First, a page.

Tag Archives: Jean-Luc Godard

Éric Rohmer – Présentation ou Charlotte et son steak AKA Presentation, or Charlotte and her Steak (1960)

Présentation ou Charlotte et son steak (1960)

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Two young people, Walter and Charlotte, are walking through a small village in Switzerland a snowy winter day. Walter introduces Charlotte to Clara, hoping to make Charlotte jealous. After saying good-bye to Clara, Walter accompanies Charlotte into her house, although she doesn’t want him to. Charlotte is hungry and cooks a steak. She asks Walter if he wants a piece of it. He says no, but she gives him a small piece anyway. He wants a kiss, and she says no. She starts to compare herself with Clara, who Walter agrees is more beautiful. In spite of this, Walter says he likes Charlotte much more, but she thinks he is lying. She notices that he is cold and shivering. She hugs him, he kisses her, and she starts kissing him. After leaving the house he accompanies her to the train. Read More »

Jean-Luc Godard & Anne-Marie Miéville – The Old Place : Small Notes Regarding the Arts at Fall of 20th century (1998)

Like its predecessor (De l’origine du XXIe siècle), The Old Place examines the role of art in history, only this time in still rather than moving images. Says Michael Althen of this piece, commissioned by the New York Museum of Modern Art in 1999, “[T]he aim is not to give an overview of art history but to cut a path through the forest by asking how art relates to reality and its horrors.” Throughout its mid-length duration, reflections on art and its traces cross swords with future-oriented impulses. The questions it poses are not meant to be answered, but taken as wholesale embodiments of cultural memory, which tends to account for reality via myths and legends. As in the opening image of a monkey dangling from a tree, it is dependent on the presence of gravity to give hierarchical sensibilities a grounding from which to suspend our inhibitions. Read More »

Jean-Luc Godard – Passion (1982)

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On a movie set, in a factory, and at a hotel, Godard explores the nature of work, love and film making. While Solidarity takes on the Polish government, a Polish film director, Jerzy, is stuck in France making a film for TV. He’s over budget and uninspired; the film, called “Passion,” seems static and bloodless. Hanna owns the hotel where the film crew stays. She lives with Michel, who runs a factory where he’s fired Isabelle, a floor worker. Hanna and Isabelle are drawn to Jerzy, hotel maids quit to be movie extras, people ask Jerzy where the story is in his film, women disrobe, extras grope each other off camera, and Jerzy wonders why there must always be a story. Read More »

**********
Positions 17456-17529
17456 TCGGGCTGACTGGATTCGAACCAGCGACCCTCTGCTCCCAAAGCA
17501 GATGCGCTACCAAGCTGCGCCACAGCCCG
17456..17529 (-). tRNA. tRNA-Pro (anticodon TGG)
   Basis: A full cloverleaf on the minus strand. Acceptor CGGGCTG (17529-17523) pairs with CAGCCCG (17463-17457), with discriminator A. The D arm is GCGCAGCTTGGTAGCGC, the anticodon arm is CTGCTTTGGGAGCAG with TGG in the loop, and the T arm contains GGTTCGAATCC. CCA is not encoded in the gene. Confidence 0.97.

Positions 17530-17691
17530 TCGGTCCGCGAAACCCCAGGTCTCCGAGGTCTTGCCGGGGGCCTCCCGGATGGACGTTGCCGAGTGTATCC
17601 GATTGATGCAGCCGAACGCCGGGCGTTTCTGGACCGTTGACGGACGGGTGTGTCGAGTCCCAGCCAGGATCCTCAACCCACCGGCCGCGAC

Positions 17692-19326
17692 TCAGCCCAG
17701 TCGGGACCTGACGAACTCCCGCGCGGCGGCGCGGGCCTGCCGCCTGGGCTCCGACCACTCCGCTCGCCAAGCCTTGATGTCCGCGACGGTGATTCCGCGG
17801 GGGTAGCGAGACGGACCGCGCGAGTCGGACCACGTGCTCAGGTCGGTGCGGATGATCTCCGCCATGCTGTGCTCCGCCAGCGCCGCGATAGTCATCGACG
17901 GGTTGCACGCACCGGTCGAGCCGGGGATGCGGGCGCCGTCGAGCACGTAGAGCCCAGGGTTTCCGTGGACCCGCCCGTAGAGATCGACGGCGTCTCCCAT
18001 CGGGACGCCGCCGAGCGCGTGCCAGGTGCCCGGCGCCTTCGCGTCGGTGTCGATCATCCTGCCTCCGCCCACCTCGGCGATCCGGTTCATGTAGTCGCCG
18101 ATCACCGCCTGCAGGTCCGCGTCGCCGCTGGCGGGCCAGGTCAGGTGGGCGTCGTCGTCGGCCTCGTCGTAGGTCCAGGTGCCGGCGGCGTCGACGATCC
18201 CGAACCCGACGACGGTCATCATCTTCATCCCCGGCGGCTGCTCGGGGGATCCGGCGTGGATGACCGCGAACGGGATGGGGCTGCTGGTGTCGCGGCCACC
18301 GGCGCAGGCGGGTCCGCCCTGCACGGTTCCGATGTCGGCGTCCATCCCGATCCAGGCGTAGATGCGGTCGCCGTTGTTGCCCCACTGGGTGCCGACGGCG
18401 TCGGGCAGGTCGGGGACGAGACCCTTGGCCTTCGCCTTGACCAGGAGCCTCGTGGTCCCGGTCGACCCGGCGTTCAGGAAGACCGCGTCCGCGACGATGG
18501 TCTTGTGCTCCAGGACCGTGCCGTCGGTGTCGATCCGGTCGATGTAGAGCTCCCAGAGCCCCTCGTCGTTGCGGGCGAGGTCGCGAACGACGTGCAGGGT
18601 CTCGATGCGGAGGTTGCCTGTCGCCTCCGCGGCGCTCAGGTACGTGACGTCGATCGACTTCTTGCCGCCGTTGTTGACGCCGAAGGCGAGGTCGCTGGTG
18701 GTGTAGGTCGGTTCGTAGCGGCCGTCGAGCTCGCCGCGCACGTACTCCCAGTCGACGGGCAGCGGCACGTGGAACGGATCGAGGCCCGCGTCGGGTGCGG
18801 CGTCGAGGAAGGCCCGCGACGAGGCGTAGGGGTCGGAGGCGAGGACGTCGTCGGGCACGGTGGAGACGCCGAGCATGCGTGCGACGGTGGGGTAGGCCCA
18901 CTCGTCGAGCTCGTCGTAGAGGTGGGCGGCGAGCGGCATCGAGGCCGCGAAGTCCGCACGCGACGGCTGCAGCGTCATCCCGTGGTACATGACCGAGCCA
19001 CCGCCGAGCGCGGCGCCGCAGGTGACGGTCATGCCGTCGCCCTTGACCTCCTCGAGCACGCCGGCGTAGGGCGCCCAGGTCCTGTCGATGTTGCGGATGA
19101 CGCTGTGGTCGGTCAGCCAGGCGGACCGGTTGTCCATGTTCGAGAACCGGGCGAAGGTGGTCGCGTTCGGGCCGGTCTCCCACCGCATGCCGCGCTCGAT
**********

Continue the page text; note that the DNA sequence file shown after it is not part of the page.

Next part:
Jean-Luc Godard – Une Femme Mariee AKA A Married Woman (1964) (HD)

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Captured in beguilingly chic noir et blanc, Jean Luc Godard’s Une Femme Mariée (A Married Woman) is an erudite, somewhat autobiographical, handsome and twisted examination of female infidelity. Although it has been rather overlooked amidst Godard’s formidable body of work, it is one of his most alluring and personal cinematic endeavours and represents a critical juncture in his evolution as a film-maker.
Originally titled La Femme Mariée (The Married Woman), Godard bowed to the French censors, Commission de Contrôle, who were fearful of the film’s potential to be interpreted as an incendiary indictment of womankind. Read More »

Jean-Luc Godard & Anne-Marie Miéville – Comment Ca Va? (1978)

A Jean-Luc Godard film about politics and the media, in which two workers in a newspaper plant attempt to make a film. Read More »

Richard Leacock & Mark Woodcock – Two American Audiences: La Chinoise – A Film in the Making (1968)

Two American Audiences (Richard Leacock, Mark Woodcock, 1968, 40 min., 16mm): Announcing itself as “a typical Pennebaker production of a typical Godard visit,” JLG speaks with grad students and Serge Losique at NYU in April 1968. Pennebaker: “When Jean-Luc Godard came to New York to make a film [1 A.M./1 P.M.] with me and Ricky Leacock, he was anxious to see America before the revolution broke out, torn up as it was with the Vietnam furor. Godard’s most recent film, La Chinoise, was playing, and Columbia University students, who had initiated their student uprising on the day the film opened, were pouring into the theater. Read More »

Jean-Luc Godard – Allemagne Annee 90 Neuf Zero AKA Germany Year 90 Nine Zero (1991)

Lemmy Caution investigates a German ruins.
Quote:
Jean-Luc Godard’s Germany Year 90 Nine Zero – the title being a pun on Roberto Rossellini’s Germany Year Zero (1947) – was made for French television in 1991 and continued his reflexive cinema/video image/sound practice that reached its zenith with Histoire(s) du Cinéma (1989-97). Germany Year 90 Nine Zero can be considered a sort of loose sequel to Godard’s Alphaville (1965). The film follows the adventures of Lemmy Caution (Eddie Constantine), “the last of the secret agents,” as he wanders through a post-Berlin-Wall Germany (from the East to the West) through a landscape littered with history. It is 26 years later, and Lemmy is looking exhausted, vulnerable, as befits the landscape of East Germany. Read More »